What we call The Base has always been a pretty thin minority. The Karl Rove strategy was to get these people to turn out in much higher percentages than the reliable democratic constituencies like African Americans or union members. This worked to make the elections of 2000 and 2004 very close -- close enough to be decided by controversial vote counts in Florida and Ohio respectively. Squeaking out those two elections and thereby dominating public life for most of this decade made The Base seem to be the most significant electoral bloc in the country -- recall how so many people were calling Sarah a "game changer" when she burst on the national scene and energized The Base. But as the 2008 election played out, even though The Base got all lathered up about Sarah and even though The Base responded enthusiastically to the desperate (and hysterically funny) attacks on Obama the Arab, Muslim, Socialist who pals around with terrorists -- when the votes were counted the GOP got creamed.
The wall to wall disaster of Bush's second term coupled with the ongoing shift in demographics toward a younger multi-ethnic polity combined to bring the era of The Base to a full and final stop. Obama may fumble away his huge political advantage, and if he does, The Base could be a part of a new governing coalition someday. But the basic Karl Rove strategy of feeding these idiots a diet of Teri Schiavo and gay bashing will never win national elections again.
Sarah's illogical babbling does not hurt her with these folks, and her basic point that being Governor of Alaska keeps her from serving the conservative cause is the truth. And the more that she gets mocked, the more popular she will become with this faction.
I have a hard time seeing her, as an individual, having the marathon runner's discipline to win the GOP nomination in 2012. But if she gets the right handlers -- and listens to them -- she can easily win the nomination. And the fact that she quit as Governor will be a net plus for her, because at the end of the day, her constituency doesn't give a flying fuck about who is the Governor of Alaska.
Obama is one lucky sumbitch when it comes to GOP opposition.
Posted by DaveT in General Discussion: Presidential (Through Nov 2009)
Sat Nov 01st 2008, 01:54 PM
As the last few days of the election campaign play out, I think it is a good time to take a deep breath and try to gather in the overall picture of what has happened. We have seen a fundamentally different political dynamic unfold, and I think that underlying dynamic will gather momentum in the next few elections -- and the nervous concern over Sarah Palin and the angry "base" of the Republican Party will turn out to be a waste of energy.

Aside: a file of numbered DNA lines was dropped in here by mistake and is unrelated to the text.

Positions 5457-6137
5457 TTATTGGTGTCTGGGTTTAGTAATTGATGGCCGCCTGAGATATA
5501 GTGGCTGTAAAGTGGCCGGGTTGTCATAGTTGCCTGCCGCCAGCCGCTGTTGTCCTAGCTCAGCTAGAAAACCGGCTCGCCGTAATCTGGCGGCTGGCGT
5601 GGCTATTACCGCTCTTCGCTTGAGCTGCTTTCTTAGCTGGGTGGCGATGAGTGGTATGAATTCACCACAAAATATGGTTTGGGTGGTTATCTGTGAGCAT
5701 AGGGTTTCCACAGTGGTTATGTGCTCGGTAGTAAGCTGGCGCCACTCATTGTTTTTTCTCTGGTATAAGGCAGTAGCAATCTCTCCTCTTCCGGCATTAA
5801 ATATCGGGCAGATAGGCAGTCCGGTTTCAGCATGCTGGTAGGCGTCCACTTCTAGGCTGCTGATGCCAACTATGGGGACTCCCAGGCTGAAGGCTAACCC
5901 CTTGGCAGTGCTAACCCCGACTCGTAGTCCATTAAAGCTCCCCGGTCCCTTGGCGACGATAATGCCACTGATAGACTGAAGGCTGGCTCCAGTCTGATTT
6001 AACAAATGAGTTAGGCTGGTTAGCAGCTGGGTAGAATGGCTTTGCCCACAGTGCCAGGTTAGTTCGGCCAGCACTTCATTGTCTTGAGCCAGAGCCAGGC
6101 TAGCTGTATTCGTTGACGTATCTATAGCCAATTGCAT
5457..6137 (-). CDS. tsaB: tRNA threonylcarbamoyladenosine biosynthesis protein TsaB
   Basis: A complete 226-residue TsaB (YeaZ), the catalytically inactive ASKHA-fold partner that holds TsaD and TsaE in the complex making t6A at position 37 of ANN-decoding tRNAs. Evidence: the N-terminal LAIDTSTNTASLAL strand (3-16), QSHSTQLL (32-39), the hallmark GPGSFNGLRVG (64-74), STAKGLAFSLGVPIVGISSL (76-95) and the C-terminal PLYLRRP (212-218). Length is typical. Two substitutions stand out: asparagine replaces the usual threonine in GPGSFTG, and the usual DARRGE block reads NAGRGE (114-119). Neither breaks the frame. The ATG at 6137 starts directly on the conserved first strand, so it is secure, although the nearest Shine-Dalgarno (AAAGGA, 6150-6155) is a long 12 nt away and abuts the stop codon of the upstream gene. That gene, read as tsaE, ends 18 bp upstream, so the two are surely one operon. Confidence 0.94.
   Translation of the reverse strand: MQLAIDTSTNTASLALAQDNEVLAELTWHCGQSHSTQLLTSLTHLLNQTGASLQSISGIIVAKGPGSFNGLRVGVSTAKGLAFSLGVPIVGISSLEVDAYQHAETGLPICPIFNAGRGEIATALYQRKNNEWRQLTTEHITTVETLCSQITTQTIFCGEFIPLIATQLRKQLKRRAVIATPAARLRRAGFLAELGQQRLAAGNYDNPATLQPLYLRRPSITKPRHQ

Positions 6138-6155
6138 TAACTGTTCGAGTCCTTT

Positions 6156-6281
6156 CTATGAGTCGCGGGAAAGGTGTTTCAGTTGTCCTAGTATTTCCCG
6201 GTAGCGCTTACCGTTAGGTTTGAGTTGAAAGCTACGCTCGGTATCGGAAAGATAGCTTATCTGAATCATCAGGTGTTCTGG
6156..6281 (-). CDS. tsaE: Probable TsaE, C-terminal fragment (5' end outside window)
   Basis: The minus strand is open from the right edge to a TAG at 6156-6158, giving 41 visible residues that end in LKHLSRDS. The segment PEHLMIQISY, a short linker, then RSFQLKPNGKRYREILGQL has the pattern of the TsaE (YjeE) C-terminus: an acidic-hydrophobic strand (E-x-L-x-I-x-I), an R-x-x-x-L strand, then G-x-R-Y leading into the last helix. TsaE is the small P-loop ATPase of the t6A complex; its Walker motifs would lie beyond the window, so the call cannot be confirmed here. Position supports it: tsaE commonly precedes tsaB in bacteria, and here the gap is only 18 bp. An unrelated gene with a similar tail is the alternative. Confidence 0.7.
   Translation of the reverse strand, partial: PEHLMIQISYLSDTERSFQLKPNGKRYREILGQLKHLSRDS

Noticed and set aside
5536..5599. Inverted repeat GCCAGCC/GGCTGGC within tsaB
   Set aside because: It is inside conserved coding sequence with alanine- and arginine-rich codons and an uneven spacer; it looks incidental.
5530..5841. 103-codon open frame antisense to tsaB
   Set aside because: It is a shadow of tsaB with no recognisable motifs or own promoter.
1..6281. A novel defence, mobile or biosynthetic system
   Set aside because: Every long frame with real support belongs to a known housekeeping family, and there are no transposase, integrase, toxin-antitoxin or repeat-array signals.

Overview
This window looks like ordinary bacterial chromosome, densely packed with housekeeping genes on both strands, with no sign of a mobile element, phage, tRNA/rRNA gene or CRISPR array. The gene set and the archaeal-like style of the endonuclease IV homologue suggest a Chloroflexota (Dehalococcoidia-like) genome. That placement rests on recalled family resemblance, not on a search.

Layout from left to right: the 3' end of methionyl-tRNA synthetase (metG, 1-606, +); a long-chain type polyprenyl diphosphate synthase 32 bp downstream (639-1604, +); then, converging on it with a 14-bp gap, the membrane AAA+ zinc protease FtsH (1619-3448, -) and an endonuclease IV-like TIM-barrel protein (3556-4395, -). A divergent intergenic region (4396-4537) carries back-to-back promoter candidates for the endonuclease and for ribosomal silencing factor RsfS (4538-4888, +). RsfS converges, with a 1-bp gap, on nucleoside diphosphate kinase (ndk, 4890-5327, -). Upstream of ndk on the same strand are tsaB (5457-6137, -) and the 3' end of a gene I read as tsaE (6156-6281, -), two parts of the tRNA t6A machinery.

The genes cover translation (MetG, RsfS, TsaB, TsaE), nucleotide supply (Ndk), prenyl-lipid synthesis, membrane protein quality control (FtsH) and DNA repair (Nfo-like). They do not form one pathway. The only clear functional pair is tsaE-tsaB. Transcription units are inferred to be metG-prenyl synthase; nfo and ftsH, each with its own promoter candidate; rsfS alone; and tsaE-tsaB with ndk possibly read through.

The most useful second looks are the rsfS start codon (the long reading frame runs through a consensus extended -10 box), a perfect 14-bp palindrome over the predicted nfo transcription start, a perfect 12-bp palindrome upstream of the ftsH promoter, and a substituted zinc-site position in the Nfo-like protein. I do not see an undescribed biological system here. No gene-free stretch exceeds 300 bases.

The last two elections were very close, close enough for vote counting anomolies or manipulations to determine the winner. Voting blocs seemed to be frozen as the country was divided between red and blue, urban and rural, religious and secular, white and black. When an historically unprecedented proportion of the GOP base turned out in 2004, the balance was tipped ever so slightly toward Bush, and the high water mark for the alleged "movement" of conservatism crested in 2005.
Since then the right wing governing majority has unraveled: the political debacle of trying to "reform" Social Security; the bizarre stubborness of Shrub's staying the course in Iraq; the shame of Katrina; the frog march parade of GOP congressmen toward the crossbar hotel for bribery; the repeated exposure of GOP hypocricy on the subject of homosexuality; the further hypocricy of the GOP on the topic of immigration; the gathering avalanche of debt at all levels of our utterly un-conservative society; the rout at the polls in November of 2006; the embarrassing spectacle of transparent frauds like Romney and Guiliani kowtowing to that "Base" -- and finally, spare part John McCain securing the nomination for no other reason than all the other candidates were jokes.
Four days before election, it is theorically possible that McCain might still pull out the election -- even if he does it does not subtract from the fact that Obama has assembled a majority of the electorate during this campaign that overwhelms the Bush/Rove strategy of 2000 and 2004. Micro-strategy in the final 100 hours that somehow manages to get voters to bail on That One does not change the underlying dynamic that built Obama's lead in the first place.
It is based on three factors:
1. Demographics -- the young and the unwhite do not respond to the sexually fixated right wing obsessions with abortion and gay rights. Nor do they respond to the relgious right's assertion that this is A Christian Nation. The young and the unwhite constitute a growing portion of the electorate and there is no cohort coming to replenish the ranks of the religious right.
2. Howard Dean's Contribution -- Dean identified and mobilized the educated, urban progressive millions and turned them into a fundraising alternative to the corporate fat cats. Obama built on that precedent and has raised unbelievable amounts of money. Dean also pushed the idea of a 50 state strategy, which Obama is following with a vengence. Karl Rove's electoral college map is now history.